Context

After a sport-related concussion, many athletes experience persisting neurophysiological alterations. These alterations may be absent at rest but emerge during moments of physiological stress. Unnoticed and untreated neurophysiological dysfunction may negatively affect long-term neurologic health in adolescent athletes, as they are at a critical point in development.

Objective

To assess cardio-autonomic functioning in athletes with and those without a history of concussion by quantifying measures of heart rate variability (HRV) during times of physical and mental exertion.

Design

Case-control study.

Setting

Research laboratory.

Patients or Other Participants

Thirty-four male Hockey Quebec Midget-AAA hockey players were separated into those with (n = 16; age = 16.06 ± 0.73 years, body mass index = 23.29 ± 1.79) and those without (n = 18; age = 15.98 ± 0.62 years, body mass index = 23.60 ± 2.49) a history of concussion.

Intervention(s)

All athletes underwent a series of HRV recording sessions (1) at rest, (2) while completing a cognitive task at rest, and (3) while completing a cognitive task after a bout of submaximal aerobic exercise.

Main Outcome Measure(s)

Time-domain measures of HRV, including mean NN intervals, SD of NN intervals, and root mean square of successive NN interval differences, were quantified for each assessment.

Results

No differences in characteristics were evident between groups. No between-groups differences in HRV at rest were observed. However, during the cognitive task at rest and after aerobic exercise, athletes with a history of concussion demonstrated a higher SD of NN intervals (78.1 ± 4.3 versus 63.2 ± 4.1 milliseconds and 71.2 ± 4.3 versus 65.2 ± 3.8 milliseconds, respectively; F1,31 = 4.31, P = .046) and root mean square of successive NN interval differences (75.8 ± 6.0 versus 59.0 ± 5.6 milliseconds and 74.0 ± 5.5 versus 59.0 ± 5.2 milliseconds, respectively; F1,31 = 4.88, P = .04) than athletes without a history of concussion.

Conclusions

Concussive injuries may result in long-term cardio-autonomic dysfunction. These deficits may not be present at rest but may be triggered by physiological stress.

Key Points
  • Heart rate variability assessments provided noninvasive indicators of neurologic health and recovery after head injury.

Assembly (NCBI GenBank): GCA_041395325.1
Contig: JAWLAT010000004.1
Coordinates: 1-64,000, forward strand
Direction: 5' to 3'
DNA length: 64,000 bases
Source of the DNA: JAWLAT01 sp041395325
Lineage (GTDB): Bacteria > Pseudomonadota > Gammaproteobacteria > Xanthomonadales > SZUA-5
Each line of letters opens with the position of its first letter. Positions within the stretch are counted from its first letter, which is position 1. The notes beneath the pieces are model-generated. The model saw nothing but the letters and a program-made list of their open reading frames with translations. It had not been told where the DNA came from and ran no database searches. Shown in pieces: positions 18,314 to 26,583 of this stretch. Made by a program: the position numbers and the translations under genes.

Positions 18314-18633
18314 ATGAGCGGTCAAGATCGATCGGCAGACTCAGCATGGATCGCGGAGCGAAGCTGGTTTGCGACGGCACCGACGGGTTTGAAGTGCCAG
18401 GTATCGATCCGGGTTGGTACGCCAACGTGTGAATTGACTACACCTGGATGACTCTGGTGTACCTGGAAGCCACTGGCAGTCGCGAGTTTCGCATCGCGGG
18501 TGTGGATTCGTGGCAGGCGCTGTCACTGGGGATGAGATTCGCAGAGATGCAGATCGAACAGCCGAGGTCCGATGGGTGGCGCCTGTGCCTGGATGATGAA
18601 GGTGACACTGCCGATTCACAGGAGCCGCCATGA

• Acute bouts of stress may trigger cardio-autonomic dysfunction that is not present when assessed under resting conditions.

  • Persisting alterations in cardio-autonomic and neurologic function suggested that concussions are not transient injuries and may have long-term consequences on neurologic health.

Concussive injuries are characterized by an initial onset of various physical, somatic, and emotional symptoms that typically subside within 7 to 10 days after injury.1  However, accumulating evidence indicates that a substantial proportion of individuals experience neurophysiological and neuropsychological deficits beyond this standard recovery window.2  Youth populations may be particularly vulnerable, as they are at critical stages in their neurologic development.3  Consequently, youth athletes appear to be more likely to experience adverse outcomes after injury and more susceptible to persistent symptoms than their adult counterparts.4  If overlooked, these deficits can negatively influence neurologic health and development as well as academic achievement.5 

Although most investigators have focused on central nervous system functioning, peripheral neural communication may also be affected by brain injury.6  The primary function of the autonomic nervous system (ANS) is to regulate homeostatic balance of physiological systems (ie, cardiovascular, respiratory, and endocrine) via its 2 integrated branches: the sympathetic nervous system (SNS) and the parasympathetic nervous system (PNS). Adequate regulation of the dynamic interplay between the SNS and PNS is an essential bodily function that allows these systems to readily adapt to meet changing situational demands.

The interactions between ANS branches are often assessed by evaluating cardio-autonomic function using digital electrocardiogram (ECG) recordings and offline computation of metrics of heart rate variability (HRV).7 Heart rate variability refers to temporal fluctuations in the natural beat-to-beat rhythm of the heart that may be influenced by changes in the psychological and physiological states of an individual. Measured at rest, HRV indicates the capacity of the ANS to respond to changes, with increased values of HRV associated with a more efficient and balanced system.8  Conversely, when either a physical or mental challenge is incurred, the increased psychological and physiological demand initiates a shift toward SNS dominance (vagal withdrawal), resulting in decreased HRV.9,10  Thus, any deviation from these expected patterns may reflect poor self-regulation or resiliency to situational stressors or more general neurologic impairment that is caused by an acute disturbance or chronic morbidity.11